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Math Help - Exponential Models and Application help

  1. #1
    Junior Member 22upon7's Avatar
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    Exponential Models and Application help

    I am provided with an example for an Exponential mode, but I can't understand parts of it, I'd appreciate if some one could explain them a bit more.

    Question:

    There are apporximately ten times as many red kangaroos as grey kangatoos in a certain area. If the population of grey kangaroos increases at a rate of 11% per annum while that of the red kangaroos decreases at 5% per annum, find how many years must elapse before the proportions are reversed, assuming the same rates continue to apply.

    Solution

    Let P = population of grey kangaroos at the start.

    Therefore the number of grey kangaroos after n years = P(1.11)^n

    The number of red kangaroos after n years = 10P(0.95)^n

    Question 1 : Why is the percentage raised to the power of n (+n years later)?

    When Proportions are reversed:

    P(1.11)^n = 10* [10P(0.95^n)]
    (1.11)^n = 100(0.95)^n

    Question 2 : Why is [10P(0.95^n)] multiplied by 10?
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  2. #2
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    Quote Originally Posted by 22upon7 View Post
    I am provided with an example for an Exponential mode, but I can't understand parts of it, I'd appreciate if some one could explain them a bit more.

    Question:

    There are apporximately ten times as many red kangaroos as grey kangatoos <<<<< see question 2 in a certain area. If the population of grey kangaroos increases at a rate of 11% per annum while that of the red kangaroos decreases at 5% per annum, find how many years must elapse before the proportions are reversed, assuming the same rates continue to apply.

    Solution

    Let P = population of grey kangaroos at the start.

    Therefore the number of grey kangaroos after n years = P(1.11)^n

    The number of red kangaroos after n years = 10P(0.95)^n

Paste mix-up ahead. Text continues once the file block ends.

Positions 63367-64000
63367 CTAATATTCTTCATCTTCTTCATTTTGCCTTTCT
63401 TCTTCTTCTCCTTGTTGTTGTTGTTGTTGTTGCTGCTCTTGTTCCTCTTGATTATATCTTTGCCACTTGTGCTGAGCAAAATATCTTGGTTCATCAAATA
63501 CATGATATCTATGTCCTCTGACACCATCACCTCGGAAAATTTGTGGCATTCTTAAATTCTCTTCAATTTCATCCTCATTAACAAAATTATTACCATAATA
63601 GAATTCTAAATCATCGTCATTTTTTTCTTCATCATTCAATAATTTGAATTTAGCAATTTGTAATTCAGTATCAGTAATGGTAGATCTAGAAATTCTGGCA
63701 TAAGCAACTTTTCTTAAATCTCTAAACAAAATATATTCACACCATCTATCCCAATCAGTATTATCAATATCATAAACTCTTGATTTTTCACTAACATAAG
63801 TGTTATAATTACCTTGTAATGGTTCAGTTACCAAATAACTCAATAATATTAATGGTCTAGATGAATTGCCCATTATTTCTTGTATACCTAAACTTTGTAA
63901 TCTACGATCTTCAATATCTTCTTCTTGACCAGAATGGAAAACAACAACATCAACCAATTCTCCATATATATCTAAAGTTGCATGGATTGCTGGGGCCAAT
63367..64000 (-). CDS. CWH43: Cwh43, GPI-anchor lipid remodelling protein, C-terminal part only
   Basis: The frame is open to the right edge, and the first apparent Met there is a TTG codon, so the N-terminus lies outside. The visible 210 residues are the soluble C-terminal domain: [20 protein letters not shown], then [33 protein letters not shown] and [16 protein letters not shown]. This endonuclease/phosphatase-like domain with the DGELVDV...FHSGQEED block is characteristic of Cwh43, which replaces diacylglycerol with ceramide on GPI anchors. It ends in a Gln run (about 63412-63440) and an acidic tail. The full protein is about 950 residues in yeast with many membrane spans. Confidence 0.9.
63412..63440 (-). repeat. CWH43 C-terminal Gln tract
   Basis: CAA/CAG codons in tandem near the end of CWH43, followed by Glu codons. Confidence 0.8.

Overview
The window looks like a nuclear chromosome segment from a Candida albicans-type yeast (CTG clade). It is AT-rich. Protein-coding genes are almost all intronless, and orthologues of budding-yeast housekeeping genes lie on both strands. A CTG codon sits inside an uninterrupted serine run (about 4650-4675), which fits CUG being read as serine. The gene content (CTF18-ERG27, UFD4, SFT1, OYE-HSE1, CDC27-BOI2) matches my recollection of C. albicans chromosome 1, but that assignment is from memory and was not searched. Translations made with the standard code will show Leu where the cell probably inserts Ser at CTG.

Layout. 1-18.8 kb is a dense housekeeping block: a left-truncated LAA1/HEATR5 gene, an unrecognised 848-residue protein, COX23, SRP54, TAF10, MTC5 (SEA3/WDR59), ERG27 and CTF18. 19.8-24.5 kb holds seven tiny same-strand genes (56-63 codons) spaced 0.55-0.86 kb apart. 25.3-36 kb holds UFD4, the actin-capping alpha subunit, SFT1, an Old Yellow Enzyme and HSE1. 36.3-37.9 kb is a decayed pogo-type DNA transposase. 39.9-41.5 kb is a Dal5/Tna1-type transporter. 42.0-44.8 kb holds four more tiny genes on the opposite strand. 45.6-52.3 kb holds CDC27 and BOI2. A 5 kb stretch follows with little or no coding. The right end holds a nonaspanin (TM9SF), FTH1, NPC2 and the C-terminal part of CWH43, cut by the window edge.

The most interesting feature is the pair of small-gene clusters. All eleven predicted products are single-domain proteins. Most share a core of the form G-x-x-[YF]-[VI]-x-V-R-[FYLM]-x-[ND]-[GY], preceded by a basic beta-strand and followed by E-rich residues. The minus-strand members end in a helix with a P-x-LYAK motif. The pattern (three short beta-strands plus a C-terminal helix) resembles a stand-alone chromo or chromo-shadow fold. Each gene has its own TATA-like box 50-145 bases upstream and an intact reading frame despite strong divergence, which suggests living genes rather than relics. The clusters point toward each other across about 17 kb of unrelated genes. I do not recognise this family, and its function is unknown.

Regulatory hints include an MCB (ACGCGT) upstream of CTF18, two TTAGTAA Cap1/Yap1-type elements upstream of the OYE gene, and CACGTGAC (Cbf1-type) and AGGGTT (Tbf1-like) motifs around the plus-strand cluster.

Question 1 : Why is the percentage raised to the power of n (+n years later)?

    When Proportions are reversed:

    P(1.11)^n = 10* [10P(0.95^n)]
    (1.11)^n = 100(0.95)^n

    Question 2 : Why is [10P(0.95^n)] multiplied by 10?
    I'll take the 2nd line of your calculation:

    (1.11)^n = 100(0.95)^n~\implies~\dfrac{(1.11)^n}{(0.95)^n}=10  0~\implies~\left(\dfrac{1.11}{0.95}\right)^n=100

    Use logarithms to determine n:

    n = \log_{\frac{111}{95}}(100)=\dfrac{\ln(100)}{\ln(11  1)-\ln(95)} \approx 29.6\ years
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  3. #3
    Junior Member 22upon7's Avatar
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    Thanks, I understand the final Log part of the question.

    What I don't understand is why the percentage is raised to the power of n/number of years?

    Also doesn't the equation for red kangaroos [10P(0.95^n)] already reflect the fact that it is 10 times more than the number of Grey Kangaroos?

    Thanks again,

    Dru
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  4. #4
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    Quote Originally Posted by 22upon7 View Post
    Thanks, I understand the final Log part of the question.

    What I don't understand is why the percentage is raised to the power of n/number of years?

    Also doesn't the equation for red kangaroos [10P(0.95^n)] already reflect the fact that it is 10 times more than the number of Grey Kangaroos? <<<<< Yes

    Thanks again,

    Dru
    Let's start at the beginning:

    At the beginning you have a population of P animals and the population increases by 11% per year:

    <br />
year\ 0 : P
    year\ 1: P + P*11\% = P(1+11\%) = P(1+0.11)
    year\ 2: P(1+0.11) + P(1+0.11) * 0.11 = P(1+0.11)(1 + 0.11) = P(1+0.11)^2
    year\ 3: P(1+0.11)^2 + P(1+0.11)^2 * 0.11 = P(1+0.11)^2(1 + 0.11) = P(1+0.11)^3

    ....

    year\ n: P(1+0.11)^{n-1} + P(1+0.11)^{n-1} * 0.11 = P(1+0.11)^{n-1}(1 + 0.11)  = P(1+0.11)^n
    Last edited by earboth; November 9th 2009 at 11:57 AM. Reason: typo
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